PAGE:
VERY Stupid Question

drgonzo

Arachnosquire
Old Timer
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Nov 17, 2006
Messages
77
Anyone have a good trick to snapping taracoa(sp)pots into two usable pieces :wall:
 

Moltar

ArachnoGod
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Apr 11, 2007
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I only tried once. I bought 3 pots, went home and broke all 3 of them into unusable pieces then went back out and bought some grapewood.

There must be some special kung fu technique for this...
 

Aurelia

Arachnoprince
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Jan 4, 2007
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1,255
Can you just make the substrated deep enough so you can half-bury it without breaking it?
 

cacoseraph

ArachnoGod
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Jan 5, 2005
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i have done three usable pieces, but not a perfect chop in two


i did three pieces by using a knife to stab the pot to break it. needless to day, becareful if you try such a tactic


i do believe i shattered a couple before i got the tech down enough to get a good half piece and two decent sized other pieces


i bury the scraps into centipede and other burrower cages so as to give the substrate some substructure
 

patexan

Arachnopeon
Joined
Dec 9, 2006
Messages
47
A dremel tool with a cutoff wheel should do it, but I agree with the earlier post, bury half of the pot in the substrate.
 

siderdude

Arachnopeon
Joined
Oct 5, 2003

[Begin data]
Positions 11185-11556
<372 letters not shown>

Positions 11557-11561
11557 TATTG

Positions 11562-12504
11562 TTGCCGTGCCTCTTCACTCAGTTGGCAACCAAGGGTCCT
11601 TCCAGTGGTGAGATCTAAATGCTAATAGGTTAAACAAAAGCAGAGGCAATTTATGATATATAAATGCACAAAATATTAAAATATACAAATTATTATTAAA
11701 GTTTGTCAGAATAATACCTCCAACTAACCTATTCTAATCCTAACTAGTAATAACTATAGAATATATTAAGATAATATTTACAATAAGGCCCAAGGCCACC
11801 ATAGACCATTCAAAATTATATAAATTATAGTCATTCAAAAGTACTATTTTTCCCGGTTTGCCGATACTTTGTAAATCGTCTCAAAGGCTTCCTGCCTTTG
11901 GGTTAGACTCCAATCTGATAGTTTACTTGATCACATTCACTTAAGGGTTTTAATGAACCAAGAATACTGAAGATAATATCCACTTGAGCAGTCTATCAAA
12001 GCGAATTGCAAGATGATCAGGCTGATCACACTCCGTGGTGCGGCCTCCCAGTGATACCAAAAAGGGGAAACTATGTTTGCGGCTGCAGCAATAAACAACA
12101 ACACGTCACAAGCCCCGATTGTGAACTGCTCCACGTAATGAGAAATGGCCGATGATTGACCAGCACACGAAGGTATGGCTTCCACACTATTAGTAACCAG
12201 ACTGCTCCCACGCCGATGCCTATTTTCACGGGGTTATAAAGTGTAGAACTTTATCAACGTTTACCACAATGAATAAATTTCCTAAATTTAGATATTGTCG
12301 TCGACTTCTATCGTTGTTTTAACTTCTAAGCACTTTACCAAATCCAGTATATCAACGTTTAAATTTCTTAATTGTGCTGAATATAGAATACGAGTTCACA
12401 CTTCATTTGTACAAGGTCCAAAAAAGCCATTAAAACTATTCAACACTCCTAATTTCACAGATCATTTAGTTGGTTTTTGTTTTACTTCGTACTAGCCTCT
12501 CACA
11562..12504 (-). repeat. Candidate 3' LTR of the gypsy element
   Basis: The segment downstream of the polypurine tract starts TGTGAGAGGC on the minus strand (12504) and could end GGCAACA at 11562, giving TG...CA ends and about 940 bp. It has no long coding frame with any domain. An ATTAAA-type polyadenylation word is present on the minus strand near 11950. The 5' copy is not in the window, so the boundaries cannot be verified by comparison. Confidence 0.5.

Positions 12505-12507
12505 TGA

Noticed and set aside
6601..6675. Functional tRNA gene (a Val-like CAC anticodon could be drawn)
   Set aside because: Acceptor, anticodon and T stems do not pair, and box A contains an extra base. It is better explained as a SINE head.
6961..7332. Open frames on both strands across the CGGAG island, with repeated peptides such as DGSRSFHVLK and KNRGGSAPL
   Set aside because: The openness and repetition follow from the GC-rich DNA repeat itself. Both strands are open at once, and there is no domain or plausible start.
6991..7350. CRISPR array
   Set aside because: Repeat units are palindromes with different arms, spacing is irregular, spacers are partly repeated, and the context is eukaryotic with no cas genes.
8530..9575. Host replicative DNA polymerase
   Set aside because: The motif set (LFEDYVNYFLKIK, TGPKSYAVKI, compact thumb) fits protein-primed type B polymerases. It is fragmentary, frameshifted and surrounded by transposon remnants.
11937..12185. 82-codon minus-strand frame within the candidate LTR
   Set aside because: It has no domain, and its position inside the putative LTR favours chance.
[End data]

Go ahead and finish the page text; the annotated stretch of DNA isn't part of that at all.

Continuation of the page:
Messages
39
You can buy a masonry blade for a standard circular saw and that works great , just watch your fingers and take it slow.
 

Bark

Arachnoknight
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Mar 26, 2004
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267
I'd ask the guy at the store if he has any broken pots. You may even get a discount.
 

Mina

Arachnoking
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Oct 4, 2005
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With terra cotta pots you can saw them in half with a hacksaw, or cut them with a dremel. They still can break though. They aren't very expensive. I would just buy them and half bury them.
 

mwh9

Arachnoknight
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Jul 25, 2007
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First, let me say that I don't think that it is a dumb question. Just some one looking for a good answer. I crossed this bridge once and found that a hack saw with a good blade, fine tooth, will work well. The result was two almost perfect halves. I must also say that I will never do this again. Find something else that will work. Those things come in plastic also.
 

pinkfoot

Arachnolord
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May 9, 2006
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613
A word of caution here ~ terracotta pots and even plastic pots to a lesser degree, can have extremely sharp edges once cut/kung-fu'd, etc, so don't forget to file or sand the edges and resultant corners. :razz:

I don't advocate using a whole pot with half of it buried for all species. Some are too big and will dig down to the 'other side' of the pot....and then what? Just a thought... ;)
 

dragonblade71

Arachnobaron
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Jul 1, 2007
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416
Pinkfoot: "Some are too big and will dig down to the 'other side' of the pot....and then what?"

I guess they'll turn around...!
 

Moltar

ArachnoGod
Old Timer
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Apr 11, 2007
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I've found that i get more enjoyment out of setting up an enclosure around an interesting piece of wood. It looks more natural and i get to be more creative.

Grapewood for dry t's, cork for wet ones.
 
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